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Lived here
David Jones-Parry   
Added: 7 Sep 2017 12:13 GMT   

Mcgregor Road, W11 (1938 - 1957)
I was born n bred at 25 Mc Gregor Rd in 1938 and lived there until I joined the Royal Navy in 1957. It was a very interesting time what with air raid shelters,bombed houses,water tanks all sorts of areas for little boys to collect scrap and sell them on.no questions asked.A very happy boyhood -from there we could visit most areas of London by bus and tube and we did.

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Comment
donna    
Added: 25 Jan 2021 13:25 GMT   

Ladbroke Dwellings
Three generations of my family lived along this row of dwellings, ’Ladbroke Dwellings’. All the men who lived there worked at the Gasworks. Among the shops you mention was Wilson’s sweet shop run by Maggie and her sister, and Johns grocery store. I believe there was also a photograph studio there too.



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Patricia Bridges   
Added: 19 Jul 2021 10:57 GMT   

Lancefield Coachworks
My grandfather Tom Murray worked here

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LATEST LONDON-WIDE CONTRIBUTIONS TO THE PROJECT

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old lady   
Added: 19 Jul 2021 11:58 GMT   

mis information
Cheltenham road was originally
Hall road not Hill rd
original street name printed on house still standing

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Lived here
Former Philbeach Gardens Resident   
Added: 14 Jul 2021 00:44 GMT   

Philbeach Gardens Resident (Al Stewart)
Al Stewart, who had huts in the 70s with the sings ’Year of the Cat’ and ’On The Borders’, lived in Philbeach Gdns for a while and referenced Earl’s Court in a couple of his songs.
I lived in Philbeach Gardens from a child until my late teens. For a few years, on one evening in the midst of Summer, you could hear Al Stewart songs ringing out across Philbeach Gardens, particularly from his album ’Time Passages". I don’t think Al was living there at the time but perhaps he came back to see some pals. Or perhaps the broadcasters were just his fans,like me.
Either way, it was a wonderful treat to hear!

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Lived here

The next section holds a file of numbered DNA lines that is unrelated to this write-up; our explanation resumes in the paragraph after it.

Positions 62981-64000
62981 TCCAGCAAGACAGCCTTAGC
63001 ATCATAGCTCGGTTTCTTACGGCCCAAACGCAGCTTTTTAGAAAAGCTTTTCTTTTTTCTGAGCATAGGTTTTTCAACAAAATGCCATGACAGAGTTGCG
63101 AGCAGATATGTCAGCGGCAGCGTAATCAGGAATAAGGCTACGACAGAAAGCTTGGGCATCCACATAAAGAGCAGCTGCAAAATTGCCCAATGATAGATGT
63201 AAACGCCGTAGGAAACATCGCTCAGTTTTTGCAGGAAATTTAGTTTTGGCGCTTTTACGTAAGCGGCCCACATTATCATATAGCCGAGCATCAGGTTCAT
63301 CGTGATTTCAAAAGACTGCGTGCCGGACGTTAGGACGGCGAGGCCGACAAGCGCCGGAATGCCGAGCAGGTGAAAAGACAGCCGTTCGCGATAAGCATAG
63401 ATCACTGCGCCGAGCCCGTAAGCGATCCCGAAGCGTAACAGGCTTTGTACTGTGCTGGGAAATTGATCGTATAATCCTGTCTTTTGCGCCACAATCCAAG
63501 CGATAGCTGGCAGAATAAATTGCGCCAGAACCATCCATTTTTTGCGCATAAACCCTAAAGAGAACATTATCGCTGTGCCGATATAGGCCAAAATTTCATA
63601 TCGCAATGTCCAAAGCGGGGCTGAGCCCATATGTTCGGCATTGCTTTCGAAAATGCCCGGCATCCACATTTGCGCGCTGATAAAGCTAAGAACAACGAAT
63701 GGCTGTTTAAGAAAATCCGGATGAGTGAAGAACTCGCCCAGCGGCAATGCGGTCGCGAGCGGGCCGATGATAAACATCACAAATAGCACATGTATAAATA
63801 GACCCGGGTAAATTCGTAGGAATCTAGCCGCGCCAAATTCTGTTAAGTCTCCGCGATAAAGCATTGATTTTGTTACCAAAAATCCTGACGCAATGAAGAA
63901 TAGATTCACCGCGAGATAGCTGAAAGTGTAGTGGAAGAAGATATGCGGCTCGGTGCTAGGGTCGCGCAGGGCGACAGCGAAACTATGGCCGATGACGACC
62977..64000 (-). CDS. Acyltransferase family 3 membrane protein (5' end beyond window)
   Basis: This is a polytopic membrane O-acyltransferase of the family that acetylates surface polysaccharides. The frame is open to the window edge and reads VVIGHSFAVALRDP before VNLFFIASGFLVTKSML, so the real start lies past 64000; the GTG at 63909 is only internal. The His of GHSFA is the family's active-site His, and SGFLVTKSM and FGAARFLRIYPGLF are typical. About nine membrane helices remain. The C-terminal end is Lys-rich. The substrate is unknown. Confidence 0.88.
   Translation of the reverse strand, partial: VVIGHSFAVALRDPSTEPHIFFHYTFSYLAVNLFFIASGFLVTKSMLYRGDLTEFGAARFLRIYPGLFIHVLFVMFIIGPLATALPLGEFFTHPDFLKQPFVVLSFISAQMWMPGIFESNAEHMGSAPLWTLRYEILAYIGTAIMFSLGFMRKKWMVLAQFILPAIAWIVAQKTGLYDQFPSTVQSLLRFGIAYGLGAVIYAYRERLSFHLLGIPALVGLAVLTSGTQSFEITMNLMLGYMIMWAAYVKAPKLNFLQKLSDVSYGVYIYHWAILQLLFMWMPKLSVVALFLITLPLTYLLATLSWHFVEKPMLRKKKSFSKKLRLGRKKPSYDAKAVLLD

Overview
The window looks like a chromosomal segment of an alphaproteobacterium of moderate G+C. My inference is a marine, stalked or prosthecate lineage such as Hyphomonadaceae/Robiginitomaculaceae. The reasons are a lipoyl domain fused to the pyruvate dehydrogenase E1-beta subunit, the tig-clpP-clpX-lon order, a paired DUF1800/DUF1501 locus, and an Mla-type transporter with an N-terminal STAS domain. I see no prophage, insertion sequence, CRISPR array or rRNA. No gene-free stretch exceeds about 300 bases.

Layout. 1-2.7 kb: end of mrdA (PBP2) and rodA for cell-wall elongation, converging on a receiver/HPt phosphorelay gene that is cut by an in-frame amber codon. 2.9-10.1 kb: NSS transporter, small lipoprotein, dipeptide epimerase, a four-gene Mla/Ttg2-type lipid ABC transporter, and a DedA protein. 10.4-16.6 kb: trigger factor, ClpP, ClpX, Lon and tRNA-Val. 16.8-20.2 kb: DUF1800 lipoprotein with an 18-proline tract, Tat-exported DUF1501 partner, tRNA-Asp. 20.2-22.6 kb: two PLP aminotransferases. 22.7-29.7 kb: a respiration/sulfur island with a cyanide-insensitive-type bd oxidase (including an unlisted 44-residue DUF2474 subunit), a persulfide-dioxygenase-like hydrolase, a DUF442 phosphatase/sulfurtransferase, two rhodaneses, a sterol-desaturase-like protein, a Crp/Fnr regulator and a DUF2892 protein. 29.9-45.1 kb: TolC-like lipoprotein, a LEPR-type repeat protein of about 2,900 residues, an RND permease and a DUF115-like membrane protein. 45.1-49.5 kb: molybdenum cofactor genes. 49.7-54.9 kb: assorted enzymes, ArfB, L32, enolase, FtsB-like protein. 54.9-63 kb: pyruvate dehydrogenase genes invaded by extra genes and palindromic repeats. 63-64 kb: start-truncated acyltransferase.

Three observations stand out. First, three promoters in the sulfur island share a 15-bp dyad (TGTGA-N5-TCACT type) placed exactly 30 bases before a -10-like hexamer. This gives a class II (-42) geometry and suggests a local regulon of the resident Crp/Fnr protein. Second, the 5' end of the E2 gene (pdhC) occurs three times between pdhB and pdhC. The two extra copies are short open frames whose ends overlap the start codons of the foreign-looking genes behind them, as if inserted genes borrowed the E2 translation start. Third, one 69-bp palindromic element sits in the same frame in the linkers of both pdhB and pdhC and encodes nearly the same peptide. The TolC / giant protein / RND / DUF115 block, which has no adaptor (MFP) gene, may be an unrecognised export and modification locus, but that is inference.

David James Bloomfield   
Added: 13 Jul 2021 11:54 GMT   

Hurstway Street, W10
Jimmy Bloomfield who played for Arsenal in the 1950s was brought up on this street. He was a QPR supporter as a child, as many locals would be at the time, as a teen he was rejected by them as being too small. They’d made a mistake

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Comment
Added: 6 Jul 2021 05:38 GMT   

Wren Road in the 1950s and 60s
Living in Grove Lane I knew Wren Road; my grandfather’s bank, Lloyds, was on the corner; the Scout District had their office in the Congregational Church and the entrance to the back of the Police station with the stables and horses was off it. Now very changed - smile.

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fariba   
Added: 28 Jun 2021 00:48 GMT   

Tower Bridge Business Complex, S
need for my coursework

Source: university

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Lived here
Kim Johnson   
Added: 24 Jun 2021 19:17 GMT   

Limehouse Causeway (1908)
My great grandparents were the first to live in 15 Tomlins Terrace, then my grandparents and parents after marriage. I spent the first two years of my life there. My nan and her family lived at number 13 Tomlins Terrace. My maternal grandmother lived in Maroon house, Blount Street with my uncle. Nan, my mum and her brothers were bombed out three times during the war.

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Comment
Peter H Davies   
Added: 17 Jun 2021 09:33 GMT   

Ethelburga Estate
The Ethelburga Estate - named after Ethelburga Road - was an LCC development dating between 1963–65. According to the Wikipedia, it has a "pleasant knitting together of a series of internal squares". I have to add that it’s extremely dull :)

Source: Wikipedia, the free encyclopedia

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Lived here
Norman Norrington   
Added: 8 Jun 2021 08:08 GMT   

Blechynden Street, W10
Lived here #40 1942-1967

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NEARBY LOCATIONS OF NOTE
1879 Royal Agricultural Society Show Washout summers are not only a modern phenomenon
Kilburn Lane Farm A farm existed in Kilburn Lane until the 1860s, by which time it had been disrupted by the railway line.
Queen’s Park Queen’s Park lies between Kilburn and Kensal Green, developed from 1875 onwards and named to honour Queen Victoria.

NEARBY STREETS
Albert Road, NW6 Albert Road in NW6 escaped the mass renaming of Albert Roads in London.
Aldershot Road, NW6 Street/road in London NW6
Birchside Apartments, NW6 Birchside Apartments is a location in London.
Brooksville Avenue, NW6 Street/road in London NW6
Carlisle Road, NW6 Street/road in London NW6
Cedarside Apartments, NW6 Cedarside Apartments is a location in London.
Chevening Road, NW6 Street/road in London NW6
Claremont Road, W9 Claremont Road runs beside the tracks at Queen’s Park station.
College Parade, NW6 Street/road in London NW6
College Yard, NW6 College Yard is a small alleyway off of Winchester Avenue, NW6.
Creighton Road, NW6 Street/road in London NW6
Denmark Road, NW6 Street/road in London NW6
Donaldson Road, NW6 Street/road in London NW6
Douglas Road, NW6 Street/road in London NW6
Dudley Road, NW6 Street/road in London NW6
Dunmore Road, NW6 Street/road in London NW6
Esmond Road, NW6 Street/road in London NW6
George House, NW6 George House is a location in London.